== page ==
Football Cards: Design Characteristics Since 1985 Part 3

Nowadays some companies even go as far as to put a kind of glitter on their sports cards to help the focal point (usually the player) stand out more. Another common feature that seems to have been added much more frequently is the way in which shapes are being used. The basic shapes of a flat twodimensional circle or square have now been transformed to appear almost threedimensional in depiction. Personally, I like the look of the shapes themselves, but at the same time, it is in my opinion that these shapes take away from what is supposed to be the focal point of the card, which is the player himself.

While these shapes look nice, yet busy, some companies keep on using them. But one change that I have noticed for the better, lies again with the border and the way in which the card is formatted. Sometime in the early 90’s, card companies went away from using the border in a rectangular fashion where it surrounded the entire photograph of the player. Now a large amount of card companies have taken away the full border, but have still employed a form of framing the subject. Some have developed a sort of seethru frame, where the picture of the player has a frame around him, but then the rest of the photograph still exudes outsides the frame to the very edges of the card.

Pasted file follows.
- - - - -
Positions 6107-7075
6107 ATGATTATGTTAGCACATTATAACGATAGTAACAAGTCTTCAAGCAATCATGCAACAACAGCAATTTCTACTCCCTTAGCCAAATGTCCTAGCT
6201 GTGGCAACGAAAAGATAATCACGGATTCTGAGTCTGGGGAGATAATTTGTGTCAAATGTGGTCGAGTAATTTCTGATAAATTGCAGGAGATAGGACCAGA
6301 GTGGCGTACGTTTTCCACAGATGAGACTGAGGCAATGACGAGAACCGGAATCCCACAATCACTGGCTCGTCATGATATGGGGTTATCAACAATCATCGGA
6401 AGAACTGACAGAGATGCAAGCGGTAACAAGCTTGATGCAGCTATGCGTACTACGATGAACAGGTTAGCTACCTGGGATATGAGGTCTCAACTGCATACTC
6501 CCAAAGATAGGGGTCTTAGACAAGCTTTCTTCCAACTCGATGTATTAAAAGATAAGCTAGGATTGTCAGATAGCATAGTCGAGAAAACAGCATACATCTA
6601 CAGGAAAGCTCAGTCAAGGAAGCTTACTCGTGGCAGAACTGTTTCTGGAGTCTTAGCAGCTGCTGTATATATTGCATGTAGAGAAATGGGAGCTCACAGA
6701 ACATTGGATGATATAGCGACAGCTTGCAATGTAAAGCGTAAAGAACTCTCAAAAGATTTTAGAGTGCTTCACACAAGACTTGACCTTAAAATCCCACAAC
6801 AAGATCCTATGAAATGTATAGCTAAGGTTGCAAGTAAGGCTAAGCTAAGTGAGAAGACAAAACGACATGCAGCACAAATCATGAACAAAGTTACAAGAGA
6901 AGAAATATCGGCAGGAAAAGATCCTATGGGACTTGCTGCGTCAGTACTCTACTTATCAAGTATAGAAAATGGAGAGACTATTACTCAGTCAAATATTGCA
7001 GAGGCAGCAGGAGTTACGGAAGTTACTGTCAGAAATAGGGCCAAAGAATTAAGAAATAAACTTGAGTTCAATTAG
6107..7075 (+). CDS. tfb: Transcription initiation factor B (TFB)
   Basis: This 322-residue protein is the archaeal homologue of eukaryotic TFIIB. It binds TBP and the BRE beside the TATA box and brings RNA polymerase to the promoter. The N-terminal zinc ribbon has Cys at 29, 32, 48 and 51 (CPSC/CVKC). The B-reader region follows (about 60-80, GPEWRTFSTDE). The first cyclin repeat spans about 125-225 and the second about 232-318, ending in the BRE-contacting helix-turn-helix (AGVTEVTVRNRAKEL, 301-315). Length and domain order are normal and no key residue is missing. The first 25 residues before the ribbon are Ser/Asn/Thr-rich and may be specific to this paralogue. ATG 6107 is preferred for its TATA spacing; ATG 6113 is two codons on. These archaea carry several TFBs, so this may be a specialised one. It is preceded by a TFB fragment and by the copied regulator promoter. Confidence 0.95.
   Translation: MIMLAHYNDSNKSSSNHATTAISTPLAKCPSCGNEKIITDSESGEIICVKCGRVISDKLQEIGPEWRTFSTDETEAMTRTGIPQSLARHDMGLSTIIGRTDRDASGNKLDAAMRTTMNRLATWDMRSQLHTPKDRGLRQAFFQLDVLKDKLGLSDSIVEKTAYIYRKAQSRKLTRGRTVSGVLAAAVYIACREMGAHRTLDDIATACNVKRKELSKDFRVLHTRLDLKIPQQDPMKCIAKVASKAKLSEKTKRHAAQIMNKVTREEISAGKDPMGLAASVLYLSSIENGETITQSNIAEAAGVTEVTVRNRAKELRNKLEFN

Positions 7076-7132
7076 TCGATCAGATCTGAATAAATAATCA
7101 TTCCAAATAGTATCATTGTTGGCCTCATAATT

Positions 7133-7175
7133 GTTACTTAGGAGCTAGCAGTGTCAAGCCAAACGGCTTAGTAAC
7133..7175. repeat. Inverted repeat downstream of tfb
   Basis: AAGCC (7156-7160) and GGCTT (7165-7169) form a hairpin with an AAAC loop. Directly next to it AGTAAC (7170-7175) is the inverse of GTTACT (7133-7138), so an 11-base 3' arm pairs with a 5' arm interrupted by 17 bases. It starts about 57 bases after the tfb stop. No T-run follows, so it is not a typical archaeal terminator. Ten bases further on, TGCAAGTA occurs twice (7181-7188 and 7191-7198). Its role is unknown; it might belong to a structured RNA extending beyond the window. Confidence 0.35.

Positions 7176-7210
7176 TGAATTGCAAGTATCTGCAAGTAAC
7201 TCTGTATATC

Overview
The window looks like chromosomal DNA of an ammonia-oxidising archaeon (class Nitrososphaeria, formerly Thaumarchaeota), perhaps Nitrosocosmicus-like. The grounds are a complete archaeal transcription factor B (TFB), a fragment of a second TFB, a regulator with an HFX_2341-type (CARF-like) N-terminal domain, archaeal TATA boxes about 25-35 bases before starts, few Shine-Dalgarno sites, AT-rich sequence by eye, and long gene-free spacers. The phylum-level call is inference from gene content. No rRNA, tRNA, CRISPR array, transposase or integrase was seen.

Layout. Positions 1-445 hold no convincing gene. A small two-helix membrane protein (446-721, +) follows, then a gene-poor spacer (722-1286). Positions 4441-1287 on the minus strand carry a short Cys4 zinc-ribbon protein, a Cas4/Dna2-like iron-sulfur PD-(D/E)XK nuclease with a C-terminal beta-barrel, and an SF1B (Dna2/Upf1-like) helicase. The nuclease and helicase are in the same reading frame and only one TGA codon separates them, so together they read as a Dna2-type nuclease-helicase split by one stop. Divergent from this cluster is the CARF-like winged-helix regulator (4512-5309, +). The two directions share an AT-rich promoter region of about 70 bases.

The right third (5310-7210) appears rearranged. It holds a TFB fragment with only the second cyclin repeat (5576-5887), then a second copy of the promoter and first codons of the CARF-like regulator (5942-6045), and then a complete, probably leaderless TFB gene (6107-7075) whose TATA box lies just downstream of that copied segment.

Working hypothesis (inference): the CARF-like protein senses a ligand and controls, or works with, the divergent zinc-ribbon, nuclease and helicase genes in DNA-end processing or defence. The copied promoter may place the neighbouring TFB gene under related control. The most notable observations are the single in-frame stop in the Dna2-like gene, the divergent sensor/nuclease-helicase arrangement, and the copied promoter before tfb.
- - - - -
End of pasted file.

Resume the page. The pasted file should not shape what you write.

Another method that is commonly used these days by card companies to help the player stand out even more than he normally would, occurs when the normal background is taken away from the photograph. In other words, sometimes the player is merelycutoutof the photograph and placed on top of a background of choice. Sometimes the player will just lie on top of a colored background or pattern, but other times he will be covering various shapes orlines that seem to create a sense of motion as if they are moving behind him.

Another spin-off of the above idea that has evolved more recently. involves the use of computer graphics. The same idea of cutting out the player is used, but instead of inserting a colored backdrop or shapes, the designer has replaced the normal background of the photograph with that of another. With this idea, you could use your imagination to the fullest of it’s extent. Designers could appear to have players running on the moon, or lumping over the sea. This is probably one method that is just as fun for the designer to create, as it is for the spectator to view.